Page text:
The power of community can sometimes save a life. Please take some time to read this recent article, featured in USA Today, to learn how a group of strangers at a YMCA stepped in and successfully intervened, leading a young woman to treatment for anorexia and compulsive exercise.
The daily messages and positive images are everywhere. Exercise is good, lots of exercise is better, and extreme exercise will turn your body into an exquisite machine. From spin class, to triathalon training, to hours at the gym, obsessive exercise is not only commonplace, it is highly celebrated in today’s society. More is more.
Except when it’s not. Increasingly, the compulsion around extreme exercise is having dangerous and damaging impacts: physical exhaustion, serious musculoskeletal injuries, dire cardiovascular complications, severe psychological disturbances, and withdrawal from work and relationships. The obsession to continue exercising in the face of these serious health risks can result in long-term harm and even death.
At Oliver-Pyatt Centers in South Miami, Florida, we are treating more and more women—elite and civilian athletes alike—who, even though they have become gravely ill, are terrified at the prospect of cutting back on their hours and hours of exercise. Founder and Chief Medical Officer Wendy Oliver-Pyatt, MD, FAED, CEDS, says, “Excessive exercise is all too often reinforced by society at large. But for a person with exercise addiction, what was once a healthy habit becomes a potentially deadly one.”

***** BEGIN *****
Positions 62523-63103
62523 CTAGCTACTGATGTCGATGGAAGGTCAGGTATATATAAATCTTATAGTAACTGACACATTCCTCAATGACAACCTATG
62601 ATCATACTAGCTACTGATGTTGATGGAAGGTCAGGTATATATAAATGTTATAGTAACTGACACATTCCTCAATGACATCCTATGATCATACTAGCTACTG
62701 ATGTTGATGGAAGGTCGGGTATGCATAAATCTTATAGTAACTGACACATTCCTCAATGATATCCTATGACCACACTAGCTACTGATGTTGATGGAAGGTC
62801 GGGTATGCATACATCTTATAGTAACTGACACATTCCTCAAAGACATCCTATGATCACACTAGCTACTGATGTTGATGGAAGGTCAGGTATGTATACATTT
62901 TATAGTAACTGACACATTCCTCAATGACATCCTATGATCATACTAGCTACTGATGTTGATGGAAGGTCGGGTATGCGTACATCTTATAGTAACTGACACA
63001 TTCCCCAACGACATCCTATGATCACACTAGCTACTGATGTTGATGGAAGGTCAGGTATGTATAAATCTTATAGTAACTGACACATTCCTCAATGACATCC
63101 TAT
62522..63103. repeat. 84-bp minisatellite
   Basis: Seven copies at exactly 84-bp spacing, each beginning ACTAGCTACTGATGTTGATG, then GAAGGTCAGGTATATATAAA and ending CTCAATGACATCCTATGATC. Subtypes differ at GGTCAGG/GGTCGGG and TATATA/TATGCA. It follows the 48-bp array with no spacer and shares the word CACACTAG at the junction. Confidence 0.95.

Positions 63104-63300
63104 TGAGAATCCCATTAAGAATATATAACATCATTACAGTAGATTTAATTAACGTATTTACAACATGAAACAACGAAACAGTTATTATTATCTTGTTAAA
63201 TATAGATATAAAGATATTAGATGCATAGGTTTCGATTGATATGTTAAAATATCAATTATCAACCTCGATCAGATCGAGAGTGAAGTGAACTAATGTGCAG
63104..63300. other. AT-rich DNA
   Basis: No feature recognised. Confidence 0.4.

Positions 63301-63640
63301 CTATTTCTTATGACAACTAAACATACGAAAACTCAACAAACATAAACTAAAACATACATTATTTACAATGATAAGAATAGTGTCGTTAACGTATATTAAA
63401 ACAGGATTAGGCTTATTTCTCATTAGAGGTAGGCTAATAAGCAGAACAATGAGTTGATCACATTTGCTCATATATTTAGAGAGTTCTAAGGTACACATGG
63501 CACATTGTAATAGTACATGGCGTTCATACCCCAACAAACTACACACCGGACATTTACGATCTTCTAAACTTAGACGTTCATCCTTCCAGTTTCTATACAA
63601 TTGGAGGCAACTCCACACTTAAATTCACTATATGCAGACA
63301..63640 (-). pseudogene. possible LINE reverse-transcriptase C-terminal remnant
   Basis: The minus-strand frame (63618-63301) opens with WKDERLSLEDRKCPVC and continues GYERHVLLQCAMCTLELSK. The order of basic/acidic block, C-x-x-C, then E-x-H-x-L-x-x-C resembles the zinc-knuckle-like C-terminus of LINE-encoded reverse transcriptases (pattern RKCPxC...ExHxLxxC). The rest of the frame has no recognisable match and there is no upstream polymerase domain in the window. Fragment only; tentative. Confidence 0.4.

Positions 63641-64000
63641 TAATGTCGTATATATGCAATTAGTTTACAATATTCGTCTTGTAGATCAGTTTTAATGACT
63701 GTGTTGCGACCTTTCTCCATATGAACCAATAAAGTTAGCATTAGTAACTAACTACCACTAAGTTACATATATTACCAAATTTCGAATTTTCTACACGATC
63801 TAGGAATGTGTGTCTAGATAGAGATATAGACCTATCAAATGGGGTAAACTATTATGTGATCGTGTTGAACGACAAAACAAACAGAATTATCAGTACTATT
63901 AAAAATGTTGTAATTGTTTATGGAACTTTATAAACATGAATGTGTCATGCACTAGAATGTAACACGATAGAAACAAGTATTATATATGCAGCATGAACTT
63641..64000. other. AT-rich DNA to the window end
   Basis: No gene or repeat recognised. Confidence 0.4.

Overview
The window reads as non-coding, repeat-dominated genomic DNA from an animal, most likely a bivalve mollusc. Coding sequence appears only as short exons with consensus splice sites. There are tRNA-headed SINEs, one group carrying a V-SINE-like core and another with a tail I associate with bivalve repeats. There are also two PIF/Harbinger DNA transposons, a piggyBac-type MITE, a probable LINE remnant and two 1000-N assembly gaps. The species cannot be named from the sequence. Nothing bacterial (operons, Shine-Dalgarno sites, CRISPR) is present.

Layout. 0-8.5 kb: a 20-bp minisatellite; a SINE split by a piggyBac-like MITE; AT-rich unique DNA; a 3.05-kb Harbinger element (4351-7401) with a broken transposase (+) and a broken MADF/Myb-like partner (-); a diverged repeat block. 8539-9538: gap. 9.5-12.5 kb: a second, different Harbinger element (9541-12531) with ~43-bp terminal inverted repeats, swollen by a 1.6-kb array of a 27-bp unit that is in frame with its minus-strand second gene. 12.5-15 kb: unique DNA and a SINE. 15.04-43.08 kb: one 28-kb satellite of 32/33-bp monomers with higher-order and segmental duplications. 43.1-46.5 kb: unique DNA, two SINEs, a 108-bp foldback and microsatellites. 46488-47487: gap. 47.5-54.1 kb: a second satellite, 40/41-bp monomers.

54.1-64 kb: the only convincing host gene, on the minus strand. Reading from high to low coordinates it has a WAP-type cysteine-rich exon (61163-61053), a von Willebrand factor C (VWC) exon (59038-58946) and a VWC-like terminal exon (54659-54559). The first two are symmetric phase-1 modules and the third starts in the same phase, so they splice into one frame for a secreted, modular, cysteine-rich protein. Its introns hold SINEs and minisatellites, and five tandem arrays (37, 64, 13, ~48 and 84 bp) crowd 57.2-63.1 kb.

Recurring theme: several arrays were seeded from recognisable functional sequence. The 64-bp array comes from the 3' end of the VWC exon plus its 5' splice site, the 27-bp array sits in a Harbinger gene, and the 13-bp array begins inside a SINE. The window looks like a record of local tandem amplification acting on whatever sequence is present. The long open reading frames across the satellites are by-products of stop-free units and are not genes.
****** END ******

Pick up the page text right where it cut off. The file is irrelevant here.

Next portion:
Returning each woman safely to her sport and exercise can be a delicate process of healing both body and brain. Like injuries on the field of play, the rehabilitation process must carefully build emotional, physical, nutritional, and behavioral strengths and take the necessary first small steps. Slowly but surely, movement and exercise are reintroduced with a focus on mindfulness—learning how to be acutely aware of all of the emotional and physical aspects of exercise and the pitfalls of highly repetitive activities.
Our nutrition, clinical, and medical teams work closely with each woman to address her unique, intense psychological and physical relationship with movement. At the appropriate time, our clients are provided the opportunity to mindfully reintegrate movement back into their lives, beginning with outdoor walks and yoga, then advancing to dance classes, individualized movement challenges, and exercise passes. Each step in our client’s relationship with exercise and movement is carefully monitored and guided by her team at Oliver-Pyatt Centers to allow her to forge a new relationship with exercise in body, mind, and spirit.